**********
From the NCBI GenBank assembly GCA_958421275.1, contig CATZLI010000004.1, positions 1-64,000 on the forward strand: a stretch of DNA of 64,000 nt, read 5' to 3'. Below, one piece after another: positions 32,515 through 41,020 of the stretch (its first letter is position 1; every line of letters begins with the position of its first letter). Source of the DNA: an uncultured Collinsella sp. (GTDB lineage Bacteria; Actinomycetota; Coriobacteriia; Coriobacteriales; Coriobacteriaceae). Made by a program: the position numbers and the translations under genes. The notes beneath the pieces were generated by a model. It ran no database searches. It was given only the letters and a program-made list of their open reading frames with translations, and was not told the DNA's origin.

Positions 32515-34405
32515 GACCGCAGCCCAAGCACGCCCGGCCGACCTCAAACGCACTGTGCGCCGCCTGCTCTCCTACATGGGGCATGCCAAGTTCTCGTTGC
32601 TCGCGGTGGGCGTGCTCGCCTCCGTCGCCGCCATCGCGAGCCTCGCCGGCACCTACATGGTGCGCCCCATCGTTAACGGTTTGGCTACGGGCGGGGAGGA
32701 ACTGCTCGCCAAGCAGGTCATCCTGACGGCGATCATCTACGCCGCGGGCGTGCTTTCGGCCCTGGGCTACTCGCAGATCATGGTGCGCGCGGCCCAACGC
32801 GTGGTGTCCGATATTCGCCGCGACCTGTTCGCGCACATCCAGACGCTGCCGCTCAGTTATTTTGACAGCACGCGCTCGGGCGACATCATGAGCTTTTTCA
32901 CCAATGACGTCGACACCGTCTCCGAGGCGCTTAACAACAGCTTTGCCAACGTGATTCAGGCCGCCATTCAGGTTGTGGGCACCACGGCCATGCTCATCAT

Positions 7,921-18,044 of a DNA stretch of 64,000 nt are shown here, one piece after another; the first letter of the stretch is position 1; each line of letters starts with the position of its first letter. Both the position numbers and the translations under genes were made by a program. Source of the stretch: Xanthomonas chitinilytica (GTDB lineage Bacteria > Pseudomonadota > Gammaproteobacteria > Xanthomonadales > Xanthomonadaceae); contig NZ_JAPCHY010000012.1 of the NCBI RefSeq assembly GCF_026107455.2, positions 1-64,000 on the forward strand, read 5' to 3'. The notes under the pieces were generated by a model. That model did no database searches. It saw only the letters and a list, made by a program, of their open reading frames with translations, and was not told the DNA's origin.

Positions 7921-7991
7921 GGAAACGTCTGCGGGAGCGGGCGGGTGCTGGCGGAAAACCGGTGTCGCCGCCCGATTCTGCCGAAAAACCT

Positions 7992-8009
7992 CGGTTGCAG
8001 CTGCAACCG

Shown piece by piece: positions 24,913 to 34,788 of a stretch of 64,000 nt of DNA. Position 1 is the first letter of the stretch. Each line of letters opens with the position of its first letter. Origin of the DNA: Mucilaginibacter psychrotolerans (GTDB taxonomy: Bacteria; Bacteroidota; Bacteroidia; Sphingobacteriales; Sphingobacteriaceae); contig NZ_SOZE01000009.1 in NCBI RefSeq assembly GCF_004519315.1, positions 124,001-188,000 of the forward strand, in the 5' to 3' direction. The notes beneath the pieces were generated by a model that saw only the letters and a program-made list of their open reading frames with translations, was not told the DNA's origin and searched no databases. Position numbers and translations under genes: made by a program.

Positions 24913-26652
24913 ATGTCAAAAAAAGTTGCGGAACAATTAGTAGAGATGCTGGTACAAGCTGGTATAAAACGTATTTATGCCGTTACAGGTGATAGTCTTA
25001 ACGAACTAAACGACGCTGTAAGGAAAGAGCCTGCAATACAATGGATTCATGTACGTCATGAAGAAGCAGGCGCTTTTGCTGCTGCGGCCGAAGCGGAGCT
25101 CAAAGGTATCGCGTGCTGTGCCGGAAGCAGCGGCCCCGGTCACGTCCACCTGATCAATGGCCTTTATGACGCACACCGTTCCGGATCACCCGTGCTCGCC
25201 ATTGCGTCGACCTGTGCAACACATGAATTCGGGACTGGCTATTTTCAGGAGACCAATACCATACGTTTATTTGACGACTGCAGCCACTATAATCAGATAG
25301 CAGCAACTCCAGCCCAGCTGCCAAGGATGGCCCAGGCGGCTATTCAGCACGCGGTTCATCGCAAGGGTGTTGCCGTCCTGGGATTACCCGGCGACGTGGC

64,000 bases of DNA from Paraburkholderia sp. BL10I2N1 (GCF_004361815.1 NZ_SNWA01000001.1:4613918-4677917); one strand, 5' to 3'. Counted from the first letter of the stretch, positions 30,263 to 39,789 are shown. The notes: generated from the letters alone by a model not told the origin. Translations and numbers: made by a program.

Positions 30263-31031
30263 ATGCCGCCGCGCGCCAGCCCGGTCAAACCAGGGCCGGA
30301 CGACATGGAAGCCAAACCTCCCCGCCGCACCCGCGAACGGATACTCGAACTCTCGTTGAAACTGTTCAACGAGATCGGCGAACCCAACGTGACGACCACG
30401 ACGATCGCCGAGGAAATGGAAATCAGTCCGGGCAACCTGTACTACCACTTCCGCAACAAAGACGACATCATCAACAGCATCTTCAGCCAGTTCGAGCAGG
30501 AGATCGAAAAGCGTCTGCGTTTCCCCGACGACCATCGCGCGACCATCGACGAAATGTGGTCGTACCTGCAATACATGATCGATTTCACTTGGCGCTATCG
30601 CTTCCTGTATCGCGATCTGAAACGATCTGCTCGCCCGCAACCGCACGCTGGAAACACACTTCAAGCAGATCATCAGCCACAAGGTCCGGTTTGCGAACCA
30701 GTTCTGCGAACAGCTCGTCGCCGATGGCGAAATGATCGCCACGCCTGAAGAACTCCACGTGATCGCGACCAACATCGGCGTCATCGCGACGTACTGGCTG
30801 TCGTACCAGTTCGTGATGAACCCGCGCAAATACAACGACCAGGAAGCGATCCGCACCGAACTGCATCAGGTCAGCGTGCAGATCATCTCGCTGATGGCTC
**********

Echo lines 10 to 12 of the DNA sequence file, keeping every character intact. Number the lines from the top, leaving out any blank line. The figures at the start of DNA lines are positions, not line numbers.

7921 GGAAACGTCTGCGGGAGCGGGCGGGTGCTGGCGGAAAACCGGTGTCGCCGCCCGATTCTGCCGAAAAACCT

Positions 7992-8009
7992 CGGTTGCAG